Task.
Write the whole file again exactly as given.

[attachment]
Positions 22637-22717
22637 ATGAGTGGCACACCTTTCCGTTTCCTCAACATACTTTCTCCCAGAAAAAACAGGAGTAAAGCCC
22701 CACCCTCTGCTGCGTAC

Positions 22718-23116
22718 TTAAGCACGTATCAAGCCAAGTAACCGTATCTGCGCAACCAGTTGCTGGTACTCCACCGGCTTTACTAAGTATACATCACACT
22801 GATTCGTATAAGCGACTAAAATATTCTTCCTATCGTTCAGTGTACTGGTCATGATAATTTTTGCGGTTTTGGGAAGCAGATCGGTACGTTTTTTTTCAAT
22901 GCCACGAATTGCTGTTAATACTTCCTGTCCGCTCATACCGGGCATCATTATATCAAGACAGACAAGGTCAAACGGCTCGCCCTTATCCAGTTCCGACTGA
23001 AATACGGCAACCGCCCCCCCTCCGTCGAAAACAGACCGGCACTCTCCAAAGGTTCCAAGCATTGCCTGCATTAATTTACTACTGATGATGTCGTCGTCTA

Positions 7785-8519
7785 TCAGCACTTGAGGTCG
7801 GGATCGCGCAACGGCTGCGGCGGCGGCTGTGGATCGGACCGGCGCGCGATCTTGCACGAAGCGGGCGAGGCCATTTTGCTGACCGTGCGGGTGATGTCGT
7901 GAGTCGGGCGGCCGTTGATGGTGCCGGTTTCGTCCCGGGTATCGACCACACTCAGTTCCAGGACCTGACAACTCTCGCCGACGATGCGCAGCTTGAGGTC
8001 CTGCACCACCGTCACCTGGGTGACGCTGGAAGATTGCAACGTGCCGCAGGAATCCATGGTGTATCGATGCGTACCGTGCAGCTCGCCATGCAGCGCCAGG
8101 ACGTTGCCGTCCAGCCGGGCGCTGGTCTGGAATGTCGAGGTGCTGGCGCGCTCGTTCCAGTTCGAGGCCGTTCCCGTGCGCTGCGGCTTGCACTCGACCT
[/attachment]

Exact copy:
Positions 22637-22717
22637 ATGAGTGGCACACCTTTCCGTTTCCTCAACATACTTTCTCCCAGAAAAAACAGGAGTAAAGCCC
22701 CACCCTCTGCTGCGTAC

Positions 22718-23116
22718 TTAAGCACGTATCAAGCCAAGTAACCGTATCTGCGCAACCAGTTGCTGGTACTCCACCGGCTTTACTAAGTATACATCACACT
22801 GATTCGTATAAGCGACTAAAATATTCTTCCTATCGTTCAGTGTACTGGTCATGATAATTTTTGCGGTTTTGGGAAGCAGATCGGTACGTTTTTTTTCAAT
22901 GCCACGAATTGCTGTTAATACTTCCTGTCCGCTCATACCGGGCATCATTATATCAAGACAGACAAGGTCAAACGGCTCGCCCTTATCCAGTTCCGACTGA
23001 AATACGGCAACCGCCCCCCCTCCGTCGAAAACAGACCGGCACTCTCCAAAGGTTCCAAGCATTGCCTGCATTAATTTACTACTGATGATGTCGTCGTCTA

Positions 7785-8519
7785 TCAGCACTTGAGGTCG
7801 GGATCGCGCAACGGCTGCGGCGGCGGCTGTGGATCGGACCGGCGCGCGATCTTGCACGAAGCGGGCGAGGCCATTTTGCTGACCGTGCGGGTGATGTCGT
7901 GAGTCGGGCGGCCGTTGATGGTGCCGGTTTCGTCCCGGGTATCGACCACACTCAGTTCCAGGACCTGACAACTCTCGCCGACGATGCGCAGCTTGAGGTC
8001 CTGCACCACCGTCACCTGGGTGACGCTGGAAGATTGCAACGTGCCGCAGGAATCCATGGTGTATCGATGCGTACCGTGCAGCTCGCCATGCAGCGCCAGG
8101 ACGTTGCCGTCCAGCCGGGCGCTGGTCTGGAATGTCGAGGTGCTGGCGCGCTCGTTCCAGTTCGAGGCCGTTCCCGTGCGCTGCGGCTTGCACTCGACCT